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Rail News: High-Speed Rail

U.S. DOT releases National Rail Plan progress report


Yesterday, the U.S. Department of Transportation (USDOT) released an update of the National Rail Plan in a report titled Moving Forward: A Progress Report.

The report builds on the Preliminary National Rail Plan that was mandated by the Passenger Rail Investment and Improvement Act of 2008 and submitted to Congress in October 2009. It outlines the numerous factors — past, present and future — that make the case for improving rail infrastructure.

“America’s economic vitality has been driven by investments in transportation,” said U.S. Transportation Secretary Ray LaHood in a prepared statement. “Giving rail a greater role in our national transportation system will help us meet the 21st century challenges of population growth, increasing energy costs, reducing carbon emissions and ensuring the nation remains competitive in the global economy.”

Among the findings: Current demographic analyses and forecasts anticipate continued population growth, especially in urban areas. Coupled with a corresponding increase in freight shipments, such growth will place additional burdens on transportation systems that are already working at or beyond capacity. The resulting traffic congestion translates into lost productivity that not only negatively impacts commerce, but degrades quality of life.

Also included in the report is a vision for high-speed intercity passenger rail. That vision calls for developing “tiered passenger rail corridors that take into account the different markets and geographic contexts found throughout the United States,” according to the report. “This approach builds on the legislative framework established in the Passenger Rail Investment and Improvement Act of 2008 and $8 billion provided in the American Recovery and Reinvestment Act of 2009.”

Tiers included in FRA’s vision are:
•    Core Express Corridors, which would connect large urban areas up to 500 miles apart with two- to three-hour travel times and train speeds between 125 mph and 250 mph on electrified, dedicated, publicly owned track;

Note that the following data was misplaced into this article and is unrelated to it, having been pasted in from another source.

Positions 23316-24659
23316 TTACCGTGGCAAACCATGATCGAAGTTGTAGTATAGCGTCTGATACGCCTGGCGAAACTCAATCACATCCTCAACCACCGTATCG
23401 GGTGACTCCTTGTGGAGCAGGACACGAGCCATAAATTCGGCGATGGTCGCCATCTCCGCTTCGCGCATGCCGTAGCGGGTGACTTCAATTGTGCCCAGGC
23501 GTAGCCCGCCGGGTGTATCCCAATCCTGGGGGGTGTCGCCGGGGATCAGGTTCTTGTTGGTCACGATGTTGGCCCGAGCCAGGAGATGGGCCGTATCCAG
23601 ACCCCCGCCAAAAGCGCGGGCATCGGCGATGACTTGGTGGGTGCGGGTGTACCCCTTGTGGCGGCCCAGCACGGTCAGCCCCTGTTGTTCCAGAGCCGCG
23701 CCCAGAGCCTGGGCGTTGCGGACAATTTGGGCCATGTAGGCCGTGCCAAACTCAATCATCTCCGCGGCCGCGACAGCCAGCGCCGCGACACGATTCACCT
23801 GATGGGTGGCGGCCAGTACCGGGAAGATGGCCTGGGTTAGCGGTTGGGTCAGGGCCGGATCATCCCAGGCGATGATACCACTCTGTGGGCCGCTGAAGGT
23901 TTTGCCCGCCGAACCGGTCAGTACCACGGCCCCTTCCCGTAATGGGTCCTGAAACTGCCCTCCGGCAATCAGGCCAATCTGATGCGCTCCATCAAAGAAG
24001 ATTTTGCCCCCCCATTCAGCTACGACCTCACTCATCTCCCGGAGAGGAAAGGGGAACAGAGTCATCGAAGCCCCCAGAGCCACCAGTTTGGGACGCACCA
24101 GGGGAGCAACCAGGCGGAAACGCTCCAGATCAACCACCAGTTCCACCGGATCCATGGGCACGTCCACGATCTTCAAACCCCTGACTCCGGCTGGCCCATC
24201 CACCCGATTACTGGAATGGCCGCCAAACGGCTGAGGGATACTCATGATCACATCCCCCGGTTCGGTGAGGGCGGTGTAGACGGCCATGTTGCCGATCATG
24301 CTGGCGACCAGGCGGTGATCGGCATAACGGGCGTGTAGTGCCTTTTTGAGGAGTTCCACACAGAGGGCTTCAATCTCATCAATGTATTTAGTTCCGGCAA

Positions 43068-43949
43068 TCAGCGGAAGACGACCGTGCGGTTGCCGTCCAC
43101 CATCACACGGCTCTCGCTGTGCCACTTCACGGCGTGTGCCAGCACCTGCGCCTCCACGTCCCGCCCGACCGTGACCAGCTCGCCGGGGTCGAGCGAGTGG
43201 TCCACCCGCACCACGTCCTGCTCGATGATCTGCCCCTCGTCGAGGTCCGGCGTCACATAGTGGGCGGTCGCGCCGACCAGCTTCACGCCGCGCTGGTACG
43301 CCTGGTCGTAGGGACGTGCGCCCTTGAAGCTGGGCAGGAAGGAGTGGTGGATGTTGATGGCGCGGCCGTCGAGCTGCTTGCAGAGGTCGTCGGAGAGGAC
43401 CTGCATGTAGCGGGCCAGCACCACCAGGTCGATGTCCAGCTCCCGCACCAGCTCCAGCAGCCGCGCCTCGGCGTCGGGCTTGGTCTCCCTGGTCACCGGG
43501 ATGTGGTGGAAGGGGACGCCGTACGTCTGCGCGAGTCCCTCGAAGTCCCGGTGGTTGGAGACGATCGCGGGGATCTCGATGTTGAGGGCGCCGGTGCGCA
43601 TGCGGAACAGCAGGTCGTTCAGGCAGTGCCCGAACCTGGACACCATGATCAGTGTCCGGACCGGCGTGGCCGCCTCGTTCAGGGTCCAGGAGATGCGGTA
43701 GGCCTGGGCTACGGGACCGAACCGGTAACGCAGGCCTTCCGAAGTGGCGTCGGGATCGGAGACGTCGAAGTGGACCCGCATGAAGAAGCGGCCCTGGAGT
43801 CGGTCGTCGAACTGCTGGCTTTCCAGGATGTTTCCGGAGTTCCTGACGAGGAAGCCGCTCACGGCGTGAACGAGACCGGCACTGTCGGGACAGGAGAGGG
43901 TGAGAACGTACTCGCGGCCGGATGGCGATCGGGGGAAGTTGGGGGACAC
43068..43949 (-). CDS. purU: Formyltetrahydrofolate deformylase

•    Regional Corridors, which would connect mid-sized urban areas and smaller communities in between with convenient, frequent 90-125 mph service on a mix of dedicated and shared track, depending on the corridor and could connect to Core Express Corridors;

•    Emerging/Feeder Routes, which would connect regional urban areas at speeds up to 90 mph on shared track and could connect to the Core Express or Regional corridors in some areas; and

•    Community Connections, which would integrate new, high-speed service with existing and future policies and investments in public transportation to provide convenient options for accessing the passenger-rail network.

USDOT is developing criteria to identify regions of the country where Core Express, Regional and Emerging/Feeder corridors could be feasible. Criteria could include estimated trip times, highway and airport congestion, ridership estimates, distance and other cost and benefit measures.

Once completed, the National Rail Plan will establish the framework necessary to begin laying a foundation that will improve the transportation network.

“Ensuring higher-performing freight and passenger rail systems is the key to integrating surface, air and waterway transport,” said Federal Railroad Administrator Joseph Szabo, adding that “a balanced and fully interconnected transportation network allows for the safe, efficient and seamless movement of people and goods.”

To download a copy of the report, click here, then follow the link at the bottom of the press release.

Contact Progressive Railroading editorial staff.

More News from 9/29/2010